• Andrew says:


      The quick answer is, yes, lots of little data can become big data, and I think it’s fine for people to publish and analyze what data they have, and others can build on this. It can also be valuable to publish and recognize uncertainty, to say: Here’s what seemed like a promising line of research, but the data are too noisy to learn much of anything useful.

      Finally, sometimes we have real decisions to make and we can’t wait until there is any sort of near-certainty. Again, better to give the information that is available, in all its ambiguity. In a field such as empirical macroeconomics, the questions are too important and the data too sparse for us to wait for statistical significance in any form.

      In addition to all of the above, there’s also the question of incentives. So much bad work and data misrepresentation is done because of the implicit requirement that claims be presented as near-certain. I’d like to remove that burden, so the Susan T. Fiskes of the world can publish speculative work without the pressure to misrepresent the results as conclusive.

    • Ben Prytherch says:

      Jacob, regarding this question:

      “But what I have never seen made clear is what we should do with higher p values. In this new world that doesn’t believe in thresholds, is there value in p = .10?”

      This is one reason I see merit in encouraging people to switch out their p-values for confidence intervals when possible. I know this gets pooh-poohed on the grounds that a 95% CI is just an inverted null hypothesis test using p<0.05, but one huge advantage to the interval is that its width tells you something. p=0.10 and a wide CI means that your results are consistent with there being "zero effect" or "a large effect", so this isn't very informative. p=0.10 and a narrow CI means that your results are consistent with there being "zero effect" or a "small effect", but a large effect is pretty much out (at least contingent on all the other assumptions that went into the analysis).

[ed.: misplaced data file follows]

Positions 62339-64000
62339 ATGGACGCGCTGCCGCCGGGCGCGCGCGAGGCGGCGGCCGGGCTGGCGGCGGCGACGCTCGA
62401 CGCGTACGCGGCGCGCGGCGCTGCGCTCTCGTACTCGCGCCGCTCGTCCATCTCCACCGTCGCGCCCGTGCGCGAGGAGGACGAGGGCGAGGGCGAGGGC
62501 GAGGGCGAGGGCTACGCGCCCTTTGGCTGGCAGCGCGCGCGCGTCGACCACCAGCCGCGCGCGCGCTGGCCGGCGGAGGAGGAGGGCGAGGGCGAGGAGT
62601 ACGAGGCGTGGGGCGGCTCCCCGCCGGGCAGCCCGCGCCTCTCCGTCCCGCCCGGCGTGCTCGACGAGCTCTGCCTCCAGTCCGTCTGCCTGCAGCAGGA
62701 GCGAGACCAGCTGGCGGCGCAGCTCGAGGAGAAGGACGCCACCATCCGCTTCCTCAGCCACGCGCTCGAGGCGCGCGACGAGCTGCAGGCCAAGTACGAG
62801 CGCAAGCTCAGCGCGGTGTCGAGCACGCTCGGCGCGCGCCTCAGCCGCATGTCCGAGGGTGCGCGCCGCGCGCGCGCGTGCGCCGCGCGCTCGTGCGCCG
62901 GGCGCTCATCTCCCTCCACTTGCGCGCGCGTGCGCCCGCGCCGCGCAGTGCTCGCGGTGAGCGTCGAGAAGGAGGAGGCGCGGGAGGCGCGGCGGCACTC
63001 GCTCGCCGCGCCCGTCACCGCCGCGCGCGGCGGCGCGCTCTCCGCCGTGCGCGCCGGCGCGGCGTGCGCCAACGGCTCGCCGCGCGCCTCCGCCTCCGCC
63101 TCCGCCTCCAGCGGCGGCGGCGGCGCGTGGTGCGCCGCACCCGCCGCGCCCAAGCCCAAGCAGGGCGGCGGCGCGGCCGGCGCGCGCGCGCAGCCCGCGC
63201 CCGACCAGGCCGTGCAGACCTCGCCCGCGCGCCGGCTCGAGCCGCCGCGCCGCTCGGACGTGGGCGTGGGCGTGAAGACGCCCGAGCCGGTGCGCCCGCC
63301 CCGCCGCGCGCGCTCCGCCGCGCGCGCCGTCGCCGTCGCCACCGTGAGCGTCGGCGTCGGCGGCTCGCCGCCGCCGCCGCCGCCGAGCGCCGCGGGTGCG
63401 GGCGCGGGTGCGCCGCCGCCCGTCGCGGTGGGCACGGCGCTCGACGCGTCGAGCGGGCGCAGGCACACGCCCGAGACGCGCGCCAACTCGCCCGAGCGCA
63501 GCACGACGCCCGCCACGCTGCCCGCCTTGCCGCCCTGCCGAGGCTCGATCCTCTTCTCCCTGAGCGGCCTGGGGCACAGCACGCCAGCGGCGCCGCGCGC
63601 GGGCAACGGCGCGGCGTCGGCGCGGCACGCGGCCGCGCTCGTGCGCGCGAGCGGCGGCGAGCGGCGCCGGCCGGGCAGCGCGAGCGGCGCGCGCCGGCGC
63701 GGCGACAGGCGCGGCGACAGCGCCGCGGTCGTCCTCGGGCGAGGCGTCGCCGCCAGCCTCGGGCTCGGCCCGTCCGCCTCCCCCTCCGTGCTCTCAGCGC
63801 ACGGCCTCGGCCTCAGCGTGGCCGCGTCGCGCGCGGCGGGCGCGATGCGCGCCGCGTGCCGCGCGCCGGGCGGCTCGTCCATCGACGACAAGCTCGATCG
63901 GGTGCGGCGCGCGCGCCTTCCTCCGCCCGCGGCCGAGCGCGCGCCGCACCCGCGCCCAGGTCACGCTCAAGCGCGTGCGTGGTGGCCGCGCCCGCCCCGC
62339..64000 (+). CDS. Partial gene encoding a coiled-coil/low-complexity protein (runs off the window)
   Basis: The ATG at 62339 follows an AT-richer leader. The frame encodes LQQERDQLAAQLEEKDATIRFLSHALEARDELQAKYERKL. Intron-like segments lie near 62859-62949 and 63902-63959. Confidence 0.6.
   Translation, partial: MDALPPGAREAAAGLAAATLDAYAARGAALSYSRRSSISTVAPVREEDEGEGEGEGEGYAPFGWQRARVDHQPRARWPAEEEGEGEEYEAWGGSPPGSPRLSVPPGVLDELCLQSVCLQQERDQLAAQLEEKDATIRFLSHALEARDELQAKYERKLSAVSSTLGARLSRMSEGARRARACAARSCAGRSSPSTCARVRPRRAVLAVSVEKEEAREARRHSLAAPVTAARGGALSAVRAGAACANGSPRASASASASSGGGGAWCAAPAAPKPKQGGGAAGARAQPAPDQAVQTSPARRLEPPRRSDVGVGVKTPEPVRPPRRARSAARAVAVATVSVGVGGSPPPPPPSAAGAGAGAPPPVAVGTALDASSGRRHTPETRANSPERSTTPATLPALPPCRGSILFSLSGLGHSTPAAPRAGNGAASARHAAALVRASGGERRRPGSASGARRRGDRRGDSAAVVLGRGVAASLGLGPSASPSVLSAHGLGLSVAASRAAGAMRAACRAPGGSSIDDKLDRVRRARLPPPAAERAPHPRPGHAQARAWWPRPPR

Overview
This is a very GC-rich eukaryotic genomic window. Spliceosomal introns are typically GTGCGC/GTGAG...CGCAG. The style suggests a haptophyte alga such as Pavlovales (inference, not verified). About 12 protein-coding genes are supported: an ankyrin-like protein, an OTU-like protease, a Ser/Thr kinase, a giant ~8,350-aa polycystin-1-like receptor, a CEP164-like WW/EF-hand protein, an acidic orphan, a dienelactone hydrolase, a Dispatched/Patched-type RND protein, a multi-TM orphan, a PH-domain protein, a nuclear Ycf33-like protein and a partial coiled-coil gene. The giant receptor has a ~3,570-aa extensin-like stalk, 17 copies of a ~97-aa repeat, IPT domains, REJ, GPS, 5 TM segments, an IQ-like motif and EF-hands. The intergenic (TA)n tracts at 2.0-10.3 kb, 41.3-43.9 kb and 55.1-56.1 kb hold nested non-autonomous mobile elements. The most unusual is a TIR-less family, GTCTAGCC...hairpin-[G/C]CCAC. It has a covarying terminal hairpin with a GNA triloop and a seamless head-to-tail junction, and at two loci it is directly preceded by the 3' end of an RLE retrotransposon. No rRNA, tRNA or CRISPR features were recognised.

I think this is a useful distinction, but with just a p-value you can't make it. And of course it also gives perspective to those p = 0.02 results where zero is just barely outside some really wide CI.

      More broadly, I think "statistically weak" results are still useful; if the study was worth doing then the results are worth reporting, even if the conclusion is that we can't conclude anything. "Turns out there's more noise here than we thought" is a result worth sharing, not least because it can point to where improvements need to be made in measurement and design and modeling.